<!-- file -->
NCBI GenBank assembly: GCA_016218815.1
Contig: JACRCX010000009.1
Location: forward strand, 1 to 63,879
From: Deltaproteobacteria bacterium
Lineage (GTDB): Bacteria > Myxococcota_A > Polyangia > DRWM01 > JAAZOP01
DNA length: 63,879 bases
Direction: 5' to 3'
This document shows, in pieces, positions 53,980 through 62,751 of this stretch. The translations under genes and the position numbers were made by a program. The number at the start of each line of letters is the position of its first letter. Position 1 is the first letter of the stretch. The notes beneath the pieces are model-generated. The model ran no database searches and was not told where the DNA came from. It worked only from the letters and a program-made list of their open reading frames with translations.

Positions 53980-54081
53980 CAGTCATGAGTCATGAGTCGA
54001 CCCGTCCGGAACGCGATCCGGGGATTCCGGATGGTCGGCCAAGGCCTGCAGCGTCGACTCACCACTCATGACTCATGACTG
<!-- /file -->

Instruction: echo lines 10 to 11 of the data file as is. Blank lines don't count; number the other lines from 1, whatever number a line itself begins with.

53980 CAGTCATGAGTCATGAGTCGA
54001 CCCGTCCGGAACGCGATCCGGGGATTCCGGATGGTCGGCCAAGGCCTGCAGCGTCGACTCACCACTCATGACTCATGACTG